I have grown tired of "expert opinions" to be sure. There is a difference between the hard sciences where things can be dis-proven (only the negative) by a careful, independently verified, scientific experiment, and the soft-science opinion parade. And yet, opinionated and controversial stances (and sloppy research) are paraded as "fact" because the source is cited to be an "expert's".
It would take a whole lot more than peer-rivalry protests in the squishy subject of folklore to convince me Campbell was completely off base. As we now know from the internet, everyone has an opinion---including "experts".
Every academic discipline has its own standards and methods of analysis which; the fact they they may be opaque to outsiders does not, in and of itself, make them illegitimate. Nor does the fact that they are not hard science.
This is why I think the death of the liberal arts education has had such a detrimental effect on society globally. Classics profs have a different perspective on events than history profs, the history profs different from the political science profs, the poli sci profs than the economics profs, the economics profs than the business profs, the physics profs than my chem profs, sociology, psychology and anthropology than biology. All have something useful to say in context, and you are richer for being exposed to so many different ways of approaching a problem as possible. This avoids the problem of being a person with a hammer who sees everything as a nail.
When evaluating academic work it is one's peers, even the biased ones, who can access the best tools to do the evaluation. I have been hearing academic concerns about Campbell's academic work for decades. I understand the concern to be that his assertions of the universality of certain elements of myths is simply not supported by an analysis of the existing myths; that is, people in the biz read the myths, counted the elements occurring in each culture, and found the correlation to be wanting. That's math and statistics; one can have arguments about methodology, but it is not a fair assessment to dismiss it as "squishy" social science and therefore meaningless.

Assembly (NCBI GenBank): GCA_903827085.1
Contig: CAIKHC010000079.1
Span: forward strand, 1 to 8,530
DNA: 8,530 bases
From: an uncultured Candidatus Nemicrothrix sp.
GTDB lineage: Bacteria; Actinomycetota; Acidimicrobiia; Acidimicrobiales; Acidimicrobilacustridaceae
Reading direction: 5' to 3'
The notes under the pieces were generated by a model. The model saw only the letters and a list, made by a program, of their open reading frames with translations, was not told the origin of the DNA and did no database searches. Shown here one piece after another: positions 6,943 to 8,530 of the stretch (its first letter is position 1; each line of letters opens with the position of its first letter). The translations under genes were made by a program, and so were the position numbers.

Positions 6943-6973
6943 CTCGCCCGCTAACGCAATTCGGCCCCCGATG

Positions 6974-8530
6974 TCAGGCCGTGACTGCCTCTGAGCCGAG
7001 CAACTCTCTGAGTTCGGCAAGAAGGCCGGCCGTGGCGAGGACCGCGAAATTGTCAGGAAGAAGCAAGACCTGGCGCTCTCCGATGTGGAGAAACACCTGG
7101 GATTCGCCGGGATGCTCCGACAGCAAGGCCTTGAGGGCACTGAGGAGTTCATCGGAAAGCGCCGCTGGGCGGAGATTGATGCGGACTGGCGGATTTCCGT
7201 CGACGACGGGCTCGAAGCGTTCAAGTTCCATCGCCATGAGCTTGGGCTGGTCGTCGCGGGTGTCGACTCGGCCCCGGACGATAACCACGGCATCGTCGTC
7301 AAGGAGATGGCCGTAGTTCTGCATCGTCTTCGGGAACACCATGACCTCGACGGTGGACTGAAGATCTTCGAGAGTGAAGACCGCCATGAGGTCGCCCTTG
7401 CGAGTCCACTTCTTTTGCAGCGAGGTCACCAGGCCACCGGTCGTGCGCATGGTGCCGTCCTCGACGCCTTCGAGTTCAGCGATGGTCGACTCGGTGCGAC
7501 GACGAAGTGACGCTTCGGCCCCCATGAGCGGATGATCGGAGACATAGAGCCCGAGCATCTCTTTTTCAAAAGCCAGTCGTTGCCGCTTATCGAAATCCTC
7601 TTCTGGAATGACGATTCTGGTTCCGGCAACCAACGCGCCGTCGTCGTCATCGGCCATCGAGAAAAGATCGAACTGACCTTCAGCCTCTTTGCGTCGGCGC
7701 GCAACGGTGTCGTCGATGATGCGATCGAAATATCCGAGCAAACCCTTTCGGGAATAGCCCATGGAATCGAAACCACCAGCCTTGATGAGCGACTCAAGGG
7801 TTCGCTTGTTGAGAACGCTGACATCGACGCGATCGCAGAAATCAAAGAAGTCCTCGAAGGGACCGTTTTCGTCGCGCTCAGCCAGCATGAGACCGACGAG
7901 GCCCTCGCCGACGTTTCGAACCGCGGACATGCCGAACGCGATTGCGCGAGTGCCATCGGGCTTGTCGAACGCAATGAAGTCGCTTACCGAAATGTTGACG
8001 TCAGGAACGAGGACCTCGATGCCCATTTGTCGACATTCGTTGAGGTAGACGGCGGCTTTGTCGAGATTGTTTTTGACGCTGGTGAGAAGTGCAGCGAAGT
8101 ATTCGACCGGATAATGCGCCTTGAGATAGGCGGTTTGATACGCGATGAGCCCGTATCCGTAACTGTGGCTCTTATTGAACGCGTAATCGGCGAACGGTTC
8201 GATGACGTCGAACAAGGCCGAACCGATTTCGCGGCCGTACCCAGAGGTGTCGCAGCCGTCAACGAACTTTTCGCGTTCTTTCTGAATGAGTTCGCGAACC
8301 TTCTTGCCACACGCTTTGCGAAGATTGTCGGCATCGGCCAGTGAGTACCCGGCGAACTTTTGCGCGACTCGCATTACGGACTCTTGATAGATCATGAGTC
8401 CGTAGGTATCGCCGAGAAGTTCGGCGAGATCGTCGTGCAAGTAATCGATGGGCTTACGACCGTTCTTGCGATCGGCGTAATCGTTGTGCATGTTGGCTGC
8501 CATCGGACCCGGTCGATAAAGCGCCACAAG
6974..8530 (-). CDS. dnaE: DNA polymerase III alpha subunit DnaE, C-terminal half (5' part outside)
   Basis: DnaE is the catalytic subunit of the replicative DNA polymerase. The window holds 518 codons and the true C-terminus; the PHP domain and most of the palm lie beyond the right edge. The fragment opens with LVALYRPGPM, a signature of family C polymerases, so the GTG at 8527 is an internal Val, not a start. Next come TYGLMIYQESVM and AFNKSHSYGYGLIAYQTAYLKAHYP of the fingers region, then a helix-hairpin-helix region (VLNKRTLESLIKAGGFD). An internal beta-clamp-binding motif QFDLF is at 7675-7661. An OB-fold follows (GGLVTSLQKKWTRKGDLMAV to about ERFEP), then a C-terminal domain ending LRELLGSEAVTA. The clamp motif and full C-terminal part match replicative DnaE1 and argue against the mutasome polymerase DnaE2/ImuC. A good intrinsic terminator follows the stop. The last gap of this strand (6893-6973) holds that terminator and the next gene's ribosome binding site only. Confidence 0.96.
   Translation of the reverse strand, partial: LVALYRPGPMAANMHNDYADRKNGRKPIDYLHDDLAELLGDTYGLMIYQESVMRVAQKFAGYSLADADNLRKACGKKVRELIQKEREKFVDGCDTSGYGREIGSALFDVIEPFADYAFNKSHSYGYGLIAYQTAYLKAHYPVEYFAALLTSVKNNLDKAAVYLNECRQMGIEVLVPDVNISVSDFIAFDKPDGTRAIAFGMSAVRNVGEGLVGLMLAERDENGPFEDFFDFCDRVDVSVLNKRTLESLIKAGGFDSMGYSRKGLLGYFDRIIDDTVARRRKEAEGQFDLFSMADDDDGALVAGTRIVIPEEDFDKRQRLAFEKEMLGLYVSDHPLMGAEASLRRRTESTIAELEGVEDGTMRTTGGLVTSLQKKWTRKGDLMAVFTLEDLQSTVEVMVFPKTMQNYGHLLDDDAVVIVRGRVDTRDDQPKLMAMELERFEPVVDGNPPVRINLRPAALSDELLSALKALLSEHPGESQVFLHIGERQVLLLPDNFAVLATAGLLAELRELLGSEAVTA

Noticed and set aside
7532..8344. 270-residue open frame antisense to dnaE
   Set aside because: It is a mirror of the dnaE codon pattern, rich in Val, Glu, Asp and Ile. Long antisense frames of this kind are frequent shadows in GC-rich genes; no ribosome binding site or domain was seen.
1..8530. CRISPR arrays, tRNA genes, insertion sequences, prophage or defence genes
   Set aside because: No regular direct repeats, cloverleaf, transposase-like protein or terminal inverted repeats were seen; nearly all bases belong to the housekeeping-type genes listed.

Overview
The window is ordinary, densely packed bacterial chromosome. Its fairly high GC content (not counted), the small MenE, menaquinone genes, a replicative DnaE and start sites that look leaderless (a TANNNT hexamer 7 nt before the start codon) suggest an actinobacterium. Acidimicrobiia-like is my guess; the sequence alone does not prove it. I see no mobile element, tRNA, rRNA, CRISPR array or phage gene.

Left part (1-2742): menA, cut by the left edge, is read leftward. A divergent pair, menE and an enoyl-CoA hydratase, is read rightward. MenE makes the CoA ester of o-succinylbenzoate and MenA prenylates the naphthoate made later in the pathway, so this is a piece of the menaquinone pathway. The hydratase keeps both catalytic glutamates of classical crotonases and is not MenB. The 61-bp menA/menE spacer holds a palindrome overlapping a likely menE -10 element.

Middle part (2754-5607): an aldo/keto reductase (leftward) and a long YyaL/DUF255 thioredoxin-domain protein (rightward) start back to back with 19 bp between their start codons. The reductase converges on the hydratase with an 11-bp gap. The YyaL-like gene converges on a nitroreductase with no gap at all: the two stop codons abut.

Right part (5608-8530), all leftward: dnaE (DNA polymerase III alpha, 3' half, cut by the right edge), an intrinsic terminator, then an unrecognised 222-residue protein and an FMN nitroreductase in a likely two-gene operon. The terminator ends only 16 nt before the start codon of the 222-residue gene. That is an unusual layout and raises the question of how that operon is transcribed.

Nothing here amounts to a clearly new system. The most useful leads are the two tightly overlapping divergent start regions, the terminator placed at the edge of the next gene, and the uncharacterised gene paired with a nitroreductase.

Reading the Wiki, I see that another criticism appears to be that Campbell, a non-psychologist and non-anthropologist (folklore studies is a branch of anthropology), based a lot of his work on analyses by psychologists who were not anthropologists. That is the problem I am speaking of above where people do not understand each other's disciplines - in this case, mainly the psychs not understanding that myths often have a number of variations, and erroneously basing their conclusions on a single point in the data set, and Campbell not having a solid enough grounding in anthropology to recognize the deficiency. Campbell's own academic background was in literature
; his study of folklore appears to have been informal, so it does not appear to be unfair to describe him as an amateur.
I also note that it is Wikipedia, and if there were qualified academic supporters of his work, it would be easy enough for someone to add the references. Given the number of his supporters, the absence may be telling.
This is not to say that Campbell's work is valueless. It does resonate with many people, including me, on a psychological or spiritual level. It is only its value as academic
work that is disputed. Marketing it as an academic work has the potential to devalue the work of other academics by conflating their rigorous work with Campbell's squishyness
, and academics are right to call it out for that reason.